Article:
The winepress (L1; Figs. 1, 2) had a square treading floor (2.3×2.5 m, depth 0.3 m). To its southeast was a square collecting vat (L2; 1.05×1.15 m, depth 1.1 m; Fig. 3) that was paved with mosaic (average size of tesserae 2×2 cm). It has a small recess that used to drain off the sediment (L3) in its southwestern corner. The sides of the vat were coated with a lime-based, light gray-whitish plaster (thickness 2 cm) mixed with numerous small crushed stones.
A karstic fissure (L4; width 0.05 m, depth 0.05 m) that predated the hewing of the winepress extended across the treading floor from the northeast to the middle of the southern side and continued westward. The treading floor was hewn around it and the fissure was made deeper turning into a drainage channel that conveyed the must to the collecting vat. The fissure also crossed the northern wall of the collecting vat and a small cavity was breached in the side of the vat (L5). The cavity was sealed with fieldstones and soil and the part that faced the vat was plastered over. Outside the vat, in its southwestern and southeastern corners, were two small hewn niches (L6), possibly to stabilize wooden beams that supported a roof. A cupmark (L7; diam. 0.37 m, depth 0.15 m) was located next to the treading floor’s southwestern corner. No artifacts were found in the winepress and it could not be dated.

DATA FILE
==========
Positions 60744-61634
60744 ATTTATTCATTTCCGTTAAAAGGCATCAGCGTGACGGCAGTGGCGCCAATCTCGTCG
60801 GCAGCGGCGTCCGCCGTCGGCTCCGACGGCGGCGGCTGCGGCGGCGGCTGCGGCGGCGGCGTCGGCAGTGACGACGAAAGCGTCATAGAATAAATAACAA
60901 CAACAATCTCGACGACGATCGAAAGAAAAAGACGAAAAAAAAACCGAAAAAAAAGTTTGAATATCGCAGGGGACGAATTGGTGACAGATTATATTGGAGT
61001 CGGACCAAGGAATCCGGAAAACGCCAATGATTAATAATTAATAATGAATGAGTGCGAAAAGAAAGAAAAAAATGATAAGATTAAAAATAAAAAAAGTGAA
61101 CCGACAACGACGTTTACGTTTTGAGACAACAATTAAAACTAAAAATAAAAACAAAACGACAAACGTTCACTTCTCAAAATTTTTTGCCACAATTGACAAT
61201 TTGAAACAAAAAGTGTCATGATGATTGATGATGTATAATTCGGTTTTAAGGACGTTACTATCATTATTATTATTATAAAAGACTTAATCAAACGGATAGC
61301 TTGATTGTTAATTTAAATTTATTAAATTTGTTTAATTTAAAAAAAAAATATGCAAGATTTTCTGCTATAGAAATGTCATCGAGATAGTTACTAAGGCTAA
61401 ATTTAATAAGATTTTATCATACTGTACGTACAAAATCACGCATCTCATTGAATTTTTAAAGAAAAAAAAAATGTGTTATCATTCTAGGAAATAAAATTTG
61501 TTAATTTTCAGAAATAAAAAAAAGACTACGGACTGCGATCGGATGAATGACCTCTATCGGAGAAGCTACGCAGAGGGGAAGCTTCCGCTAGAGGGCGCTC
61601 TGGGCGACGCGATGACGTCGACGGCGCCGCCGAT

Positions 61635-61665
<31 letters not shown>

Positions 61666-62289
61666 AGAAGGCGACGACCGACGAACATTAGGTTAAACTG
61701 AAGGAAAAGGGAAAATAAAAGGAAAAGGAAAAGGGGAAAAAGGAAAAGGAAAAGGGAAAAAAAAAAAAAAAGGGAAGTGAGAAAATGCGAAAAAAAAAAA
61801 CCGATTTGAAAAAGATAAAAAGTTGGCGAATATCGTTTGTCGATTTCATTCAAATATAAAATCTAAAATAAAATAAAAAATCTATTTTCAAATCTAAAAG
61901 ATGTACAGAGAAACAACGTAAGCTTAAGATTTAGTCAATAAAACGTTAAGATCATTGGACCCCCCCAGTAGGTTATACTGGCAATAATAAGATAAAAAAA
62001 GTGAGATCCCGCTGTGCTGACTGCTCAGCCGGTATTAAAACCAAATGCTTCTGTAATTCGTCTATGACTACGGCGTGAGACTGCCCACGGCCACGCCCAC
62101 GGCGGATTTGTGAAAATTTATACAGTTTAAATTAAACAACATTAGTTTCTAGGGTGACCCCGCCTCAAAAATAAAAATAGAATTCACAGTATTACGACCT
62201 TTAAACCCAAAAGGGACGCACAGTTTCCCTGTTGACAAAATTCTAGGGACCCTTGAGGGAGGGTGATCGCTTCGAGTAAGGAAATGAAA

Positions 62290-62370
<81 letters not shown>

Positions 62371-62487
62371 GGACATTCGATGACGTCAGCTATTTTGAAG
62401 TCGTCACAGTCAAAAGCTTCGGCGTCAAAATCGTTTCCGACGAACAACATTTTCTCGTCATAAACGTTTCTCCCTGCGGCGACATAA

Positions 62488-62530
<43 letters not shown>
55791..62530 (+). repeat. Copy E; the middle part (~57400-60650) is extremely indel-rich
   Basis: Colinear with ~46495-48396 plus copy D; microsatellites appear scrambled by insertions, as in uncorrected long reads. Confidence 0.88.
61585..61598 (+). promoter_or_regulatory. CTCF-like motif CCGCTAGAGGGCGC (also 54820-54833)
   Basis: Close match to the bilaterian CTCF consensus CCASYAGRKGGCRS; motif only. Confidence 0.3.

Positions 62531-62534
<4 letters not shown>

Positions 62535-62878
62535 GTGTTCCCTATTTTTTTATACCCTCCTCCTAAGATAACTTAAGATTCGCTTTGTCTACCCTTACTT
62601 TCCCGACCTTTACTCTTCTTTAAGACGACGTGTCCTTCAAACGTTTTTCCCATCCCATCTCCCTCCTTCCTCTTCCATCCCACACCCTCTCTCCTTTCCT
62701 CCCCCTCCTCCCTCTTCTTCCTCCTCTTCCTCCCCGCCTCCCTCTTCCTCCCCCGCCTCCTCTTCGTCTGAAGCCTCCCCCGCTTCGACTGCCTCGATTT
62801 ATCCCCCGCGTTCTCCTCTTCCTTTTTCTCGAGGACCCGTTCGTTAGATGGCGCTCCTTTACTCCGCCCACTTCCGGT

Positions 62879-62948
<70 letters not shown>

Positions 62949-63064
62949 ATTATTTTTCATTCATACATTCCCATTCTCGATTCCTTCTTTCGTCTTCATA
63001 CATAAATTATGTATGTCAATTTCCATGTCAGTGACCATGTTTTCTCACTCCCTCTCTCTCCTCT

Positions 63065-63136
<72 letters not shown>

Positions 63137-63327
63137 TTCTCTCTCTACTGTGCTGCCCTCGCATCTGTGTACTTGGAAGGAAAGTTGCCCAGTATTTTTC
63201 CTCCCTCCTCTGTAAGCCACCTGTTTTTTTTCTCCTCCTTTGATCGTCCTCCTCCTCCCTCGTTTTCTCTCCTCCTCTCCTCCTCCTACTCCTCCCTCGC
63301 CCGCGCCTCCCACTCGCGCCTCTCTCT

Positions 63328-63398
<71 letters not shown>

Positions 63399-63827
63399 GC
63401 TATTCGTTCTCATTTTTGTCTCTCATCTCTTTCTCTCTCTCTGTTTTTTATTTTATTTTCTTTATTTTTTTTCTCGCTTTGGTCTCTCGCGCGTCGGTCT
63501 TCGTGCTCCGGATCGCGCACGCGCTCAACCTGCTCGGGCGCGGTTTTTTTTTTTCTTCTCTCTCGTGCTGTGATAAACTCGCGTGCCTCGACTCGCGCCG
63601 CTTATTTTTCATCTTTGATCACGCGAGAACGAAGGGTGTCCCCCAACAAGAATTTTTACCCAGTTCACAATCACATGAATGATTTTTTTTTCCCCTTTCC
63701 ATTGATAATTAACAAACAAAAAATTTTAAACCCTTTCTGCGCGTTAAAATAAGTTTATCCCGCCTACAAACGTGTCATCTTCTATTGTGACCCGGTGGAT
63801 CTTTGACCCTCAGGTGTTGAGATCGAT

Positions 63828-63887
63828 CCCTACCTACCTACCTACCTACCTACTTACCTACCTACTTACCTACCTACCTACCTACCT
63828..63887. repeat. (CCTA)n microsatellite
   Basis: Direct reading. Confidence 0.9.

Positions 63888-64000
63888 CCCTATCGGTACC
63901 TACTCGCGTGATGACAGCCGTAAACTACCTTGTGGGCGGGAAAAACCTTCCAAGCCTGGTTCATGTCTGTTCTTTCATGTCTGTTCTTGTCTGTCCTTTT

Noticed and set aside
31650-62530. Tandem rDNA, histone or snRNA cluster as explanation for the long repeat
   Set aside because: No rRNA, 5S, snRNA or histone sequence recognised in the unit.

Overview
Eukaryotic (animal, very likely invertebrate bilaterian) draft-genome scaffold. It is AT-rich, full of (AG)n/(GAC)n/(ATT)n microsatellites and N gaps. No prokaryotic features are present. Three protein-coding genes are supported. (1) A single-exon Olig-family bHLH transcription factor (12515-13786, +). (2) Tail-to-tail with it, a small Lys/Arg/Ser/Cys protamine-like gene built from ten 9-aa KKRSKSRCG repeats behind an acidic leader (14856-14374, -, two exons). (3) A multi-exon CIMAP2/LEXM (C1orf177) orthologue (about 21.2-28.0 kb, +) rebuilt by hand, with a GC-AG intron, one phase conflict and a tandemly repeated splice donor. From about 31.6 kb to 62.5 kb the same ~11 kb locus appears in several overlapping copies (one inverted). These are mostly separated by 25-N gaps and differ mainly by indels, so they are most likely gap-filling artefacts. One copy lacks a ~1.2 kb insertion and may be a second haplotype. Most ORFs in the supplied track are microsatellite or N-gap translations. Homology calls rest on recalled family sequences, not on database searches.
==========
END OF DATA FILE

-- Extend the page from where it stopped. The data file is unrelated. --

The winepress joins dozens of other winepresses that were excavated and surveyed around Khirbat Umm el-‘Umdan (HA-ESI 119; HA-ESI 120; HA-ESI 121). In the absence of finds or a clear archaeological context, it is difficult to date the winepresses; however, it seems that they should be ascribed to the period when the rural Jewish settlement at Umm el-‘Umdan reached the peak of its prosperity in the Hellenistic and Roman periods (third century BCE–second century CE) or to the construction of the church at the site in the Byzantine period (fourth–sixth centuries CE).